Trinchera Irrigation Company Superintendent Wayne Schwab presented the request on Tuesday to the roundtable group to fund a feasibility study on Mountain Home Reservoir improvements. He had presented an overview of the project to the roundtable during its March meeting.

The irrigation company encompasses 47 shareholders irrigating about 12,000 acres in the northern part of Costilla County. Trinchera Irrigation Company manages both Mountain Home Reservoir, with a decreed capacity of about 18,000 acre feet, and Smith Reservoir, decreed for about 2,000 acre feet, Schwab explained.

The project for which the irrigation company was seeking funding was improvement to Mountain Home, which not only provides irrigation water but water for wildlife and recreation such as fishing and boating. Schwab said Mountain Home Reservoir is a popular fishing spot even in wintertime when anglers go ice fishing.

Mountain Home Reservoir was built in 1908, and only one of the three canal gates is operational right now, Schwab said. The state engineer would like to see all three operational, he added.

Schwab said he believed the two gates not currently being used probably would open, but he was nervous they might not close. One of the current problems at the reservoir is gate leakage down the canal to Smith Reservoir, if it makes it that far, Schwab added. He estimated more than 1,000 acre-foot loss annually that is going into the ground or being evaporated.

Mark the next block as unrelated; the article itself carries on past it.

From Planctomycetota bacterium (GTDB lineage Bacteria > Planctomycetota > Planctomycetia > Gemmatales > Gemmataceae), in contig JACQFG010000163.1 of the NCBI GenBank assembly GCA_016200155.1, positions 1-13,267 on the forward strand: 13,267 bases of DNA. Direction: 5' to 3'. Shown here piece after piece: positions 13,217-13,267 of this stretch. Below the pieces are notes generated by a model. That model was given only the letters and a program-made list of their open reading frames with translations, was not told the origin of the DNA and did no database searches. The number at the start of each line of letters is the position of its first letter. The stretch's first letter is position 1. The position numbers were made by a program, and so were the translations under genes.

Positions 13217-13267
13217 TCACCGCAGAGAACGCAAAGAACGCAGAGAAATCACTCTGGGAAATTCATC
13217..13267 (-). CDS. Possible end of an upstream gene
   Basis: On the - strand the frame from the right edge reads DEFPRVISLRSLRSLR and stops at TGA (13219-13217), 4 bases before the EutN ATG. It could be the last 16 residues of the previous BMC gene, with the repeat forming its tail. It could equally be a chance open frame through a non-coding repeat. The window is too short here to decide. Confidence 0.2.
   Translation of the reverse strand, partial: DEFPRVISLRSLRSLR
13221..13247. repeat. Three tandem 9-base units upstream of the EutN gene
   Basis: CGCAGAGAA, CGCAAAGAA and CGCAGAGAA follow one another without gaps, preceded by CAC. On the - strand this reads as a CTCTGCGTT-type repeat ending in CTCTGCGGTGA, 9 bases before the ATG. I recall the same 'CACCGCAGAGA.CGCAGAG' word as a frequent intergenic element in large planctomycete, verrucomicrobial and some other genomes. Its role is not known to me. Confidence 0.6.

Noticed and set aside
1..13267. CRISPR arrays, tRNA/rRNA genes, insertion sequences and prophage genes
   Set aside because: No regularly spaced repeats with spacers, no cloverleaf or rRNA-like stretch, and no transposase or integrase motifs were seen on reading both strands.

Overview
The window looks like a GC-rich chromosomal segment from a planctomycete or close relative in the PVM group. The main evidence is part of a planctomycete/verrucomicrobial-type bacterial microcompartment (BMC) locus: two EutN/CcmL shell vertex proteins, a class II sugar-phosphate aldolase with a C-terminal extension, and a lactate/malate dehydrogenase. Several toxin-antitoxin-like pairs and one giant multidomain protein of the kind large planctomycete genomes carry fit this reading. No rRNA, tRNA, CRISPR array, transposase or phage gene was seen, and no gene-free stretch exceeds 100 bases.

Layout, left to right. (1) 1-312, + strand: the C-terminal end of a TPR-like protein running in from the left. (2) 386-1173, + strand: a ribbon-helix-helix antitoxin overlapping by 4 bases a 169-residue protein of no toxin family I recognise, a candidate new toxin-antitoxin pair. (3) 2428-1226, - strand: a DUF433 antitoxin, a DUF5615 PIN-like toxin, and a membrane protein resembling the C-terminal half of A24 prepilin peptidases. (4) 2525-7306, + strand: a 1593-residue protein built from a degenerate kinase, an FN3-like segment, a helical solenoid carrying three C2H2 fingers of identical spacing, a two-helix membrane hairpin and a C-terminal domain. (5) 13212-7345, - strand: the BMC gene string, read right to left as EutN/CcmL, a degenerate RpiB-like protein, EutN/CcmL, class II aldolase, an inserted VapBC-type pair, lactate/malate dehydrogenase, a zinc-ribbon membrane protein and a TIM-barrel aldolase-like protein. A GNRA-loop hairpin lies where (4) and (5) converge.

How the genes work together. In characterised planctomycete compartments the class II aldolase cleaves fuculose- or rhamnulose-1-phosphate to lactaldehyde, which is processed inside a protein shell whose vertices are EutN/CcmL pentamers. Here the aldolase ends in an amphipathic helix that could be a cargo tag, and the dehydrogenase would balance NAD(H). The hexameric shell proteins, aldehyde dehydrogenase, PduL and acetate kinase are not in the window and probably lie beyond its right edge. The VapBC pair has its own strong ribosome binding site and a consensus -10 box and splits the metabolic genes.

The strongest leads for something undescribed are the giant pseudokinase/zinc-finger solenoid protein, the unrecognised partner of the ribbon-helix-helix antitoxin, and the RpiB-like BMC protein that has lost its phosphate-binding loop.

The feasibility study, for which roundtable funds were requested and approved , would determine the best way to improve dam safety, improve water storage , reduce storage loss and protect and improve water availability for wildlife and recreational purposes.

The study would involve an underwater inspection of the outlet works, cost analyses of alternatives and recommendations .

Schwab said although no funding match was required, the Trinchera Irrigation Company with assistance from Colorado Parks & Wildlife and Trout Unlimited were kicking in $12,650, with more than $10,000 alone from CPW in technical assistance . Rio Grande Roundtable Chairman Mike Gibson reminded the group one of the goals of the roundtable was to support the reservoirs, and this project ties in with that goal. The roundtable has also previously assisted other reservoir projects for the Santa Maria, Continental , Rio Grande, Platoro and Sanchez Reservoirs.

More IBCC — basin roundtables coverage here.

HB14-1332 isn’t getting much love from the legislature #COleg

Map of the South Platte River alluvial aquifer subregions -- Colorado Water Conservation Board via the Colorado Water Institute